October 2021 ended with a milestone podcast! It was the:
- 30th podcast on the Gospel of Matthew;
- last podcast on the antithesis;
- and finished Matthew 5.
It took 17 podcasts to cover Matthew 5, because in order to understand what Jesus meant, we spent so much time in the Old Testament. I think it was worth it. I hope you do too.
In November, we move on to Matthew 6 and the Lord’s prayer. I expect to finish Matthew 6 in only 7 podcasts.
Both Moses and Jesus recognize that we sinners are going to fail in our marriages and so they allowed divorce with some regulations. Moses did not mean divorce was a righteous option. Divorce results from the fact that the parties involved are sinners. God intended marriage to be forever but divorce is a necessary evil because of our sin.
Since we rarely make oaths today, at first glance there doesn’t seem to be much to learn from Matthew 5;33-37. However, I think Jesus is dealing with a very important issue which is deeper than telling the truth or meaning what we say. He’s dealing with violating the 3rd commandment, taking the Lord’s name in vain.
Jesus rebukes the Pharisees for applying instructions for the judges of Israel to their personal behavior. They claim they can be as proportionally vindictive to in the name of seeking retribution and still consider themselves blameless. Jesus says the guiding principle is not “an eye for an eye” but rather “turn the other cheek.”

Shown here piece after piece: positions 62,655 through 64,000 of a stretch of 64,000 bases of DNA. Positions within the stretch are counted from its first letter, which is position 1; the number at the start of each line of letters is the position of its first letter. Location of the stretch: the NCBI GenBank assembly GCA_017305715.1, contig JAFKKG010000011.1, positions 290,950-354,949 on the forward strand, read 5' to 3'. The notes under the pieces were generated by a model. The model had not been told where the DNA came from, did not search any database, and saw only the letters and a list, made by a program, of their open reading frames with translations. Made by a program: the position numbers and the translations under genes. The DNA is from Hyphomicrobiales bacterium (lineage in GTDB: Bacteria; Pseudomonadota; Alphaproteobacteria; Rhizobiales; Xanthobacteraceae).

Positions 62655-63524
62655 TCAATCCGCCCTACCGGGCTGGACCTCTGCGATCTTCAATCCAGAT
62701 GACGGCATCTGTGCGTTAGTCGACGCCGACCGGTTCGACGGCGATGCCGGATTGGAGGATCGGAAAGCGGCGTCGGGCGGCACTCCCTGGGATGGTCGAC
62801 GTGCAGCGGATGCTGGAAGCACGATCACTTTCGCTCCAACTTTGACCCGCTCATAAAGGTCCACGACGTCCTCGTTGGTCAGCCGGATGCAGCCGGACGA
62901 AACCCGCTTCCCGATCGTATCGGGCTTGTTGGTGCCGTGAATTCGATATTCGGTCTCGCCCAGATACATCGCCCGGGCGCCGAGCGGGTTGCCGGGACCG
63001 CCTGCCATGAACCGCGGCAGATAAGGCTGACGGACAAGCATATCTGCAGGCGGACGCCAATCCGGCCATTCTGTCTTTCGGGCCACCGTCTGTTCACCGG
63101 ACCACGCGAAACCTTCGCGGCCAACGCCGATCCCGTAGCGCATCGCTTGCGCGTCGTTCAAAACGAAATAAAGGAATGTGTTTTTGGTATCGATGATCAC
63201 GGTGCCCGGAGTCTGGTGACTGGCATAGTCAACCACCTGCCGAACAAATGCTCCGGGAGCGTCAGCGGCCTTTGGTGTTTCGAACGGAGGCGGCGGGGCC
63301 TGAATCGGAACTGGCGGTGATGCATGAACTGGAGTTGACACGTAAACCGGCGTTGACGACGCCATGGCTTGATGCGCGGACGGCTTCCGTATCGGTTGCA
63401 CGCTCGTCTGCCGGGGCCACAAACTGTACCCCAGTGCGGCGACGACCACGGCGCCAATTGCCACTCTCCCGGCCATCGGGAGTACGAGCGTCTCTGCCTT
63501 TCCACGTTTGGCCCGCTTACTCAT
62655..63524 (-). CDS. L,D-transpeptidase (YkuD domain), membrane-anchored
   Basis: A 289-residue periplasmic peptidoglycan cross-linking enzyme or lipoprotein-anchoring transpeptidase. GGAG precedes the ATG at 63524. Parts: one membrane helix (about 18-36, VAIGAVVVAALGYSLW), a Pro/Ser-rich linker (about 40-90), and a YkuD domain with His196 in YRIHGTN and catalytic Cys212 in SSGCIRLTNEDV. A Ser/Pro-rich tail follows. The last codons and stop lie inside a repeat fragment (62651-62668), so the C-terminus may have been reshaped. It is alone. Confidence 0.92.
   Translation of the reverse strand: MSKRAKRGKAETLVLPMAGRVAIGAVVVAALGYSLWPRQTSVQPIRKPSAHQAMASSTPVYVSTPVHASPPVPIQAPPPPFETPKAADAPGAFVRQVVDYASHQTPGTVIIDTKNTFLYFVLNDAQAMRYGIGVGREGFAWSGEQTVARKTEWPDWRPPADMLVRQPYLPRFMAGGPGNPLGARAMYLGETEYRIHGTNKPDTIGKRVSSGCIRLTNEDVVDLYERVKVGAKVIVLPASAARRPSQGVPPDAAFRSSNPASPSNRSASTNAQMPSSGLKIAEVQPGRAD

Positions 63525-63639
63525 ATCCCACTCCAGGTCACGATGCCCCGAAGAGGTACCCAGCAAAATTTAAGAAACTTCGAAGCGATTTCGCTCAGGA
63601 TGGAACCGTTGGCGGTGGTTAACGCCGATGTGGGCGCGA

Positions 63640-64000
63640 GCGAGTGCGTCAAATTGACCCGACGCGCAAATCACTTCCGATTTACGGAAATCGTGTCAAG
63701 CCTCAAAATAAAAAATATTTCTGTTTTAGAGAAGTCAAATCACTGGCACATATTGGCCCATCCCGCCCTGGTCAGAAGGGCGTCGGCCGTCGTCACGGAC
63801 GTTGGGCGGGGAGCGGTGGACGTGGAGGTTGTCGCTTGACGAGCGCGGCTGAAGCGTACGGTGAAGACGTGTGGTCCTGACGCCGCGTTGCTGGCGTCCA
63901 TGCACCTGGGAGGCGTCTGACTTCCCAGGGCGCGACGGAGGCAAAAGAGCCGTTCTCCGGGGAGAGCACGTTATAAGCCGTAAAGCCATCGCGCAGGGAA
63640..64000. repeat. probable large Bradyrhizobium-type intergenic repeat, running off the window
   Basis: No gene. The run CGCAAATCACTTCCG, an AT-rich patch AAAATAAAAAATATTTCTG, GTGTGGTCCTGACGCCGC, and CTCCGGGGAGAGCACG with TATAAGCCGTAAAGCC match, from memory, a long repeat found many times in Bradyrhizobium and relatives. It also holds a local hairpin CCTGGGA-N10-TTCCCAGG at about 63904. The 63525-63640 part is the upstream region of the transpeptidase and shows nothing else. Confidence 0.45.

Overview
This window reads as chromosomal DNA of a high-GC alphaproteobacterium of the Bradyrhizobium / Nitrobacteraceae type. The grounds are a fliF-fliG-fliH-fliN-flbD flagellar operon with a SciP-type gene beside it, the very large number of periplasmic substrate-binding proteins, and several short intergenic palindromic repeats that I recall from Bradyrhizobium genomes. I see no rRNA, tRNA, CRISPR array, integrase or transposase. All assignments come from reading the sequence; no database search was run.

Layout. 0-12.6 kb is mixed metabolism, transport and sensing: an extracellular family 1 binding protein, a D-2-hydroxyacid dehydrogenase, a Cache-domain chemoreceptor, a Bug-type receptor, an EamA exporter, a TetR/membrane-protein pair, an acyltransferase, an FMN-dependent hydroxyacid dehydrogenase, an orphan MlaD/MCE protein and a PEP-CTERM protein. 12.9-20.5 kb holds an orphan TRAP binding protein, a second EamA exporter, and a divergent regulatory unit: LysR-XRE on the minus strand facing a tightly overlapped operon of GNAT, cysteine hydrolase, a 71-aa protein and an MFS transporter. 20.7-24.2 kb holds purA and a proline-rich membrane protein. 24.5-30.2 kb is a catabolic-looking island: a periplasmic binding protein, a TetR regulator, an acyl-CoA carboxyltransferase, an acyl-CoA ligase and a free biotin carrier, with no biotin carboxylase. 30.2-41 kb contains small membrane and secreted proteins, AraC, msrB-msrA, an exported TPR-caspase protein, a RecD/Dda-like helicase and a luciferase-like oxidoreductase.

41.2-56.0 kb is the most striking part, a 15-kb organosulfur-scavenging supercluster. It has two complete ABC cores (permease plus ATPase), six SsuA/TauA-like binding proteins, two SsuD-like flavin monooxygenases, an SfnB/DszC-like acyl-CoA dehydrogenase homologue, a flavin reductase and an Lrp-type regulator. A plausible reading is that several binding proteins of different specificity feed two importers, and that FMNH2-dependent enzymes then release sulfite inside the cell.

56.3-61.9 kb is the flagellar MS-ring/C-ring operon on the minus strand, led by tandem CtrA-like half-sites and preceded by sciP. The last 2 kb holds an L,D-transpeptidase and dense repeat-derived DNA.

Jesus commands us to love our enemies and pray for those who persecute us. In one sense, loving your neighbor is a simple, practical guide to good conduct. But it is also a truth we have to embrace and choose to follow. In that sense, it is a test of faith.
The word translated “daily” in the Lord’s prayer (ἐπιούσιος) appears only in the Lord’s prayer in Matthew 6:11 and Luke 11:3. Since this word is used nowhere else, we can’t be sure what it means. Both modern and ancient scholars have proposed several different suggestions for its meaning.
How can God be one being and yet 3 persons? While not explained explicitly in any passage, the concept of the Trinity is progressively revealed in Scripture. The early church struggled for centuries to understand the doctrine of the Trinity before landing on 3 statements.
How do we know the Bible is the Word of God? First, we can examine what the Bible claims about itself.
While the major divisions of the book are fairly clear, the book is difficult to outline. Isaiah repeats to the several themes throughout the book. Each time he returns to a theme he approaches it from a slightly different angle and often gives more detail, giving the book a kind of “spiral” outline.